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Albert Gates

How Long Will the Post-War
Economic Boom Continue?

(21 October 1946)

From Labor Action, Vol. 10 No. 42, 21 October 1946, pp. 3 & 6.
Transcribed & marked up by Einde O’Callaghan for ETOL.

The United States is now experiencing an economic boom featured by tremendous production and what is, economically speaking, full employment. On its face, this would appear to answer all those who forecast a post-war crisis. The capitalist economists quite naturally hail the present period as a living answer to the critics of capitalism. Yet the boom, unlike previous ones, does not seem to inspire genuine confidence in capitalism. The reasons for this are to be sought in the doubts produced by the long economic crisis of the 1930’s and the World War. An “instinctive” doubt in the strength of United States capitalism pervades the whole country, despite the appearance of economic strength.

Long before the war came to an end, the question of the future of American economy had already occupied the minds of the leading economists of the country, especially those employed by the government. Government economists, for the most part New Dealers, pictured post-war economic prospects under the influence of the crisis of the 1930’s. The crisis had taught these economists to be wary in their prognoses and to steer clear of that vapid optimism which characterizes the writings, speeches and prophecies of the “captains of industry” and their hired economists and statisticians.

Rise in Production During the War

While the war was still on, they observed the tremendous rise in production, the growth of productive plant technological advances, and the increase in the number of workers. They compared this general economic growth with the factors which produced the great crisis, the collapse of the market, the increase of productivity and the decline in working force, the shrinking of the domestic and international markets; and concluded that an economic crisis in the post-war period, marked by mass unemployment was inevitable unless protective measures were taken in advance. Using the year 1940 as their point of departure because it represented the year of greatest peacetime production, these economists pointed out that despite this high level of production 9,000,000 workers could not be absorbed by industry or agriculture.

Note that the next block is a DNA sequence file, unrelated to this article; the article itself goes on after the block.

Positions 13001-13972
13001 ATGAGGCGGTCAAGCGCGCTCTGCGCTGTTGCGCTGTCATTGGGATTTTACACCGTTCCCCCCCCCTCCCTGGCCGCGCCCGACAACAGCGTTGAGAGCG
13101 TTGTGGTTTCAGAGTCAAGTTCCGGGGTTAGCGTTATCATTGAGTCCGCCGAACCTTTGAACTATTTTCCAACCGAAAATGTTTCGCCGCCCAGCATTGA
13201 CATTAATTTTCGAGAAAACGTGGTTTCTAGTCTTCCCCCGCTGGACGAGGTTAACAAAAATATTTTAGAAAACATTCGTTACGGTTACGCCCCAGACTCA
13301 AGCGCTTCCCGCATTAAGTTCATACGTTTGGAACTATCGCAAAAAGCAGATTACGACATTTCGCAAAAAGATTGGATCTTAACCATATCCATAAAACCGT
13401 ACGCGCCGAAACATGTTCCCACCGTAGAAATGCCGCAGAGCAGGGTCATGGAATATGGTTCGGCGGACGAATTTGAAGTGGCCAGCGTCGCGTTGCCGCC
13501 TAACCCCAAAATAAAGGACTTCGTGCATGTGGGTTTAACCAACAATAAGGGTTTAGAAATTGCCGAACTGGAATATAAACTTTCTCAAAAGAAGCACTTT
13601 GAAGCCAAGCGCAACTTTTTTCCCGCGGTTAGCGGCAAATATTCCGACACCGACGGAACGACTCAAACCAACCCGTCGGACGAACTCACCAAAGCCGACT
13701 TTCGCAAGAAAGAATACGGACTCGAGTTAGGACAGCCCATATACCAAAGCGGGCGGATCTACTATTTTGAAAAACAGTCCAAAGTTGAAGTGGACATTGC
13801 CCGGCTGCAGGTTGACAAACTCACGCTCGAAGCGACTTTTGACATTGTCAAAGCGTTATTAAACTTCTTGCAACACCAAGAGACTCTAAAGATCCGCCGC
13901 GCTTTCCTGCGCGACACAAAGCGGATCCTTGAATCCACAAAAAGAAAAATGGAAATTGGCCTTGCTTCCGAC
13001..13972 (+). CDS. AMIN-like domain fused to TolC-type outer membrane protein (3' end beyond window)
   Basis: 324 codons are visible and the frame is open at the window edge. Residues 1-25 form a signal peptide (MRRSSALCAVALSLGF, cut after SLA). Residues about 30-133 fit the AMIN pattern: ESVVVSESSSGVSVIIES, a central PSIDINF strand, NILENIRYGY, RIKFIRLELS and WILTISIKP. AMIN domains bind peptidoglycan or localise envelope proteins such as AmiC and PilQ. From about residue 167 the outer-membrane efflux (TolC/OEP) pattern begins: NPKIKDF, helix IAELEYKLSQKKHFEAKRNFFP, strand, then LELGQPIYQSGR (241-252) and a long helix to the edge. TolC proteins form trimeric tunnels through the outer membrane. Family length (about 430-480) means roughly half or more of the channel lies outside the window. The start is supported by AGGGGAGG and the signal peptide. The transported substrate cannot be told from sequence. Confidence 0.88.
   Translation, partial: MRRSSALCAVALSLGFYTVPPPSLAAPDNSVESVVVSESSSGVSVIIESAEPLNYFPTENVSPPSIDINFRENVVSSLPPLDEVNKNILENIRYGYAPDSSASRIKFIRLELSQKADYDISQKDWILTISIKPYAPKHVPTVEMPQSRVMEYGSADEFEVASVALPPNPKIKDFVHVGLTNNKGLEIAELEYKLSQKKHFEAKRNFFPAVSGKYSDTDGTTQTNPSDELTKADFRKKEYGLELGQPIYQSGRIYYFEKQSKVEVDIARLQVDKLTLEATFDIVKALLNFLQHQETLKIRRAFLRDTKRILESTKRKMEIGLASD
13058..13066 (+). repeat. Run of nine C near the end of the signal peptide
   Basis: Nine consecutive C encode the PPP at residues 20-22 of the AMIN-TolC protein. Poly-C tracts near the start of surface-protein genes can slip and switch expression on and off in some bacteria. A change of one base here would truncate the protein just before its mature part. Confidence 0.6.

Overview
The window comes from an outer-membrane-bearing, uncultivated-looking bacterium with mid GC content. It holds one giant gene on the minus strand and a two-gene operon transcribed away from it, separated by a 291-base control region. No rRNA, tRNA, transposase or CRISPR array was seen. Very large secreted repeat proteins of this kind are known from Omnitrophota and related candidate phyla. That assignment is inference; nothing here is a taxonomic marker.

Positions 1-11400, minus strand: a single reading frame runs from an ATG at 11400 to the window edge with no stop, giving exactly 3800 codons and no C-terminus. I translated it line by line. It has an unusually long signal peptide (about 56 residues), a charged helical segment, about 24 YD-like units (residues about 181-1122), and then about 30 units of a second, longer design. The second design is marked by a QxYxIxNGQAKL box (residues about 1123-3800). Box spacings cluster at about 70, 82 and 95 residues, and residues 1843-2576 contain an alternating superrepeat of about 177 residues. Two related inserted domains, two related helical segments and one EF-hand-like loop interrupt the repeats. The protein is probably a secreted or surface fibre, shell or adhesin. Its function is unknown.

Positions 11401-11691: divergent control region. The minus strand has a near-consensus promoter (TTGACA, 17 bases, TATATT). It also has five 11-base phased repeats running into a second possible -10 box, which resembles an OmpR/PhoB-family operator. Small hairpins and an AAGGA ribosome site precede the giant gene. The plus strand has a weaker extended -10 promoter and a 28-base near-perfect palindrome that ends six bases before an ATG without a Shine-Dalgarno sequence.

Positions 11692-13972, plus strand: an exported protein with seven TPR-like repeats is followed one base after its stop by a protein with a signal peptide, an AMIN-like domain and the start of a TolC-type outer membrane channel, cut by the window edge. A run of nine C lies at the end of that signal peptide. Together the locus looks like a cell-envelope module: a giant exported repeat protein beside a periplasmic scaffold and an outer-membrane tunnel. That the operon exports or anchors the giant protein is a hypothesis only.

The spectre of mass unemployment haunted these men, particularly since the war economy created a new labor force of many millions. If peacetime production did not succeed in far surpassing the production levels of 1940, they said, then the crisis is inevitable. The New Dealers, under the leadership of Henry Wallace, began a campaign for “full employment” and maximum production. By full employment they meant 60,000,000 workers based on production at a rate of from $150 to $160 billion annually. They did not ask that these levels be attained the day the war ended, but rather that this goal be adopted and all efforts directed toward reaching it as quickly as possible after the war, to prevent an inevitable post-war “depression” in the reconversion period.

In the minds of these New Dealers and in Wallace’s book the proposal is made that where private enterprise is unable to fully operate its industries and employ a maximum of workers, the government must step into the picture to guarantee the above aims. That means to support the economy with public works, subsidies and the operation of plants shut down where it would not conflict with private industry. Big business and its spokesmen turned on Wallace as the exponent of a “state-controlled economy” as against “free enterprise.” They argued that left alone they could achieve prosperity; that the evils of American society spring from government intervention (they begged for government intervention and government efforts to save big business during the ’30’s).